#36 Learn to Hitchhike

[Note: I wrote this post two years ago during my time as an au pair in Germany, but what I feel about hitchhiking still stands today. More than just reliving the good ol’ days of thumbing my way around town, I would like to share again the beauty of this seemingly-outmoded way of travelling for those who are heading to Europe or the Americas, or wherever it’s legal and safe to do. Unfortunately where I’m living right now, it is an illegal (and unfashionable) way of getting around – a damn shame really. I hope this post helps my fellow wanderbugs out there. I have also made some updates — the price of a Happy Weekend Ticket or Schönes-Wochenende Ticket has increased from €37 to €44 now.]

There are mostly two reactions when people talk about hitchhiking. It’s either a lifestyle, or an absolute no-no. More than two weeks ago, I would rather walk or pay for an exorbitant ride than embark on such a supposedly dangerous activity. I mean, we often see on TV and in movies where the guy picking the hitchhiker up is some sort of serial killer who would undoubtedly kidnap the hapless traveller and slice him into pieces, not before torturing him à la the movie Saw.

I have never considered hitchhiking as a viable transport solution. First, I was worried that the driver might turn out to be someone on the wrong side of the tracks. Also, I did not believe that I was brave enough to stop a stranger’s car and ask for a free ride. I know tons of people probably do this everyday, especially seasoned but cash-poor travellers, but when you have already passed the coming-of-age period marked by wilful rebellion and a serious lack of inhibition, you become ‘old and boring’, that is, always fearful and suspicious of the people around you.

I wasn’t about to think of myself as ‘old and boring’! I want to think young, think wild, think freely. Or basically, stop overthinking and start doing. Embrace the situation. Have faith in people.

Finally, it took me a desperate situation to take the plunge. Continue reading

#34 Rome, Hacked

First, see the Sistine Chapel.
Visit Colosseum.
Eat more than one gelato.

Rome, as a travel destination, is haplessly done to death. Yes, it’s gorgeous, spellbinding, romantic. It is. You have to go to Rome, at least twice. You will come home gushing about your Roman adventures. But before that happens, you want answers to your burning questions, to make that first time so smooth you’d head back for seconds.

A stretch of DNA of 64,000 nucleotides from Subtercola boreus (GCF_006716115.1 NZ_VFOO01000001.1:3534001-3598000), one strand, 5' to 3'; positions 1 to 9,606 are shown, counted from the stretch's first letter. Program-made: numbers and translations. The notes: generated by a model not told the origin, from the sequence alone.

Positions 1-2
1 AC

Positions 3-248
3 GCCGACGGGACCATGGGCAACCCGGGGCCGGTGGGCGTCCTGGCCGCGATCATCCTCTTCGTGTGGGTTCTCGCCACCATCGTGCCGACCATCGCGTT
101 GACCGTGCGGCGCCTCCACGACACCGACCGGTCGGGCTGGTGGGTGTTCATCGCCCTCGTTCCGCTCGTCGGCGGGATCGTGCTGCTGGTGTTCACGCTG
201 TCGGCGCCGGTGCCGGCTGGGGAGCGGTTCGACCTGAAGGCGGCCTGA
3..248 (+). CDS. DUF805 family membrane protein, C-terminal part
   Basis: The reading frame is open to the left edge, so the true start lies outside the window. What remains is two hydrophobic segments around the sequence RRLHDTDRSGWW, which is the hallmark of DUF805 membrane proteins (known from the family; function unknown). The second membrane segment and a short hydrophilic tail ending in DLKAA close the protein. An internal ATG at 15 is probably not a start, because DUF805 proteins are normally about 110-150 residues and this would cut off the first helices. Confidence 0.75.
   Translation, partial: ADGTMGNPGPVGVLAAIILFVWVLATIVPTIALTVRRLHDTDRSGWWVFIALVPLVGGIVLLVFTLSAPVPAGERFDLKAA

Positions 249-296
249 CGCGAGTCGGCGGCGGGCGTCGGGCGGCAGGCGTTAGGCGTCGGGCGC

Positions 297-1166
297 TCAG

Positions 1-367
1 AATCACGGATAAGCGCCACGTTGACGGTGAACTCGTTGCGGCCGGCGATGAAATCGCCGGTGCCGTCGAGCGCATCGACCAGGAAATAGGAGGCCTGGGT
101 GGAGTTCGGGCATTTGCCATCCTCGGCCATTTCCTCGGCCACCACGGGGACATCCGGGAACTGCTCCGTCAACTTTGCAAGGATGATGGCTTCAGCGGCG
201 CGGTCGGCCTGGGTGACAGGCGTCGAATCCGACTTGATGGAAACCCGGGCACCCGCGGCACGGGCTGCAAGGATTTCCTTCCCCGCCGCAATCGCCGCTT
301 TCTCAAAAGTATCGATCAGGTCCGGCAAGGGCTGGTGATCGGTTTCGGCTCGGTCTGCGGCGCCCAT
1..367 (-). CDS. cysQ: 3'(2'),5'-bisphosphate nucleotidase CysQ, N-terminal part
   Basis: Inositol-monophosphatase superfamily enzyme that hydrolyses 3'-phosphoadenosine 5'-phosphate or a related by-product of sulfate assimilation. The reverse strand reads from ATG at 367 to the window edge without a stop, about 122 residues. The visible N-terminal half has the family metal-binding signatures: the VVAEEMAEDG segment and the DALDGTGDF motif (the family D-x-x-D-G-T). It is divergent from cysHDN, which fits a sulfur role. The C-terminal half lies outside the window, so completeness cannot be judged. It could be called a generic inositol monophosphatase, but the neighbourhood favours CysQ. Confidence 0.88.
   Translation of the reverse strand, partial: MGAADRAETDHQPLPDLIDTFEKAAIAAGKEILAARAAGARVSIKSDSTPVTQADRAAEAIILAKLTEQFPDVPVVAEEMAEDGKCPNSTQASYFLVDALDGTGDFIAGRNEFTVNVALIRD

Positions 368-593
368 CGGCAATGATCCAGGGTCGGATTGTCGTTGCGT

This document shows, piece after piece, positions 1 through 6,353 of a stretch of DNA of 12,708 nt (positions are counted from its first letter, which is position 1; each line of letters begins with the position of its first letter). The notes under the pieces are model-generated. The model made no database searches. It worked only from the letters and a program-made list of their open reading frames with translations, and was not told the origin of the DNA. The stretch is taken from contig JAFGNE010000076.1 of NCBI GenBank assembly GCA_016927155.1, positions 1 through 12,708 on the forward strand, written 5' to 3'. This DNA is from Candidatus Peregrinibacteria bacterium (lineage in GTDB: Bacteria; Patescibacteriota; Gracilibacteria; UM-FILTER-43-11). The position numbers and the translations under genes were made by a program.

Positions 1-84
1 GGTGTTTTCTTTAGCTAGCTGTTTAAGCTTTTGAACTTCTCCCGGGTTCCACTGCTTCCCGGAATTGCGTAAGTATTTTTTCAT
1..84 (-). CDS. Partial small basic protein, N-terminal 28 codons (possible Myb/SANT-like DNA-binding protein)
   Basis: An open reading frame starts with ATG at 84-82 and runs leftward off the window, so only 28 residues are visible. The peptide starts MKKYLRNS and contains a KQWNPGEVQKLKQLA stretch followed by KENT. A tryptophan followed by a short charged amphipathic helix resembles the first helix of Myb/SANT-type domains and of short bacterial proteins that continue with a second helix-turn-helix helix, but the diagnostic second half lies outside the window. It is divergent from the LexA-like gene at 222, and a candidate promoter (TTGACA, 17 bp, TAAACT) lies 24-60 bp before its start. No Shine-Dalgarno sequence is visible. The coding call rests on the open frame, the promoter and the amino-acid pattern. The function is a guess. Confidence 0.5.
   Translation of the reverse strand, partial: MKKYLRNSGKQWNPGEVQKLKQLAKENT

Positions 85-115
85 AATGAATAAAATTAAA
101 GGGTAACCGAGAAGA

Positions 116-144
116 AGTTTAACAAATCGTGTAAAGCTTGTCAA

So, here I will tell you what I know, based on my experience.

The Roma Pass – do I need it?

Simple answer, no. Unless you are the sort to visit at least five museums in a 72-hour period (meaning crazy) on top of seeing the Colosseum and the Roman Forum, you don’t need the Roma Pass. Granted, this pass covers public transportation (buses and trains), you are not likely to take enough rides to justify the cost. Seeing that a one-way ticket sets you back €1.50 and allows only one metro segment within a 100-minute period, you’re better off grabbing a map and walking before you finish figuring out how to connect.

Also, it doesn’t cover to the trip to the airport – so yeah, the Roma Pass is real useless, if you ask me. AND if you are an architecture student, a student in general or a senior citizen, please check for extra discounts not related to the Roma Pass.

Can I walk around Rome? How walkable is the city?

We walked from the Vatican City to Termini after a whole day of traipsing around the Old City. It takes 45 minutes, good shoes and an uncomplaining companion. So, the answer is yes. That said, on a bloody hot summer day, it will also cost you a few gelatos.

I don’t want to walk. Give me a public transport solution that’s simple to remember.

Continue reading

#33 Off Peak Travel and Hiking in Cinque Terre, Italy

Cinque fishing villages,
Far away from the world,
by the Mediterranean.

Off peak travelling has its obvious perks – less to pay for accommodation, no jostling at the ‘perfect photo spot’, and best of all, having plenty of beautiful spaces all to yourself. But then it’s also the season for locals to hoof it to their own holidays – meaning shops and restaurants are more likely to close, and it would be just the right time for maintenance works to take place – which could mean unexpected closures and potential disappointment, not to mention disrupting your itinerary (if any) and travel expectations (naturally).

Something’s gotta give, unless you perpetually hunt down the sweet spot of shoulder seasons, you’re bound to bump into either extreme. I used to shun travelling during the off time, because in my mind I would have painted a lovely picture of strolling down a cherry-tree lined promenade in Tokyo (did not happen) or a spectacular sunrise at Yosemite (did not happen either), and I have this immense fear that my experience is not nearly complete if the product didn’t look exactly like what was shown to me on paper. I’m telling you, these are silly preoccupations that the sooner you get over, the better off you are.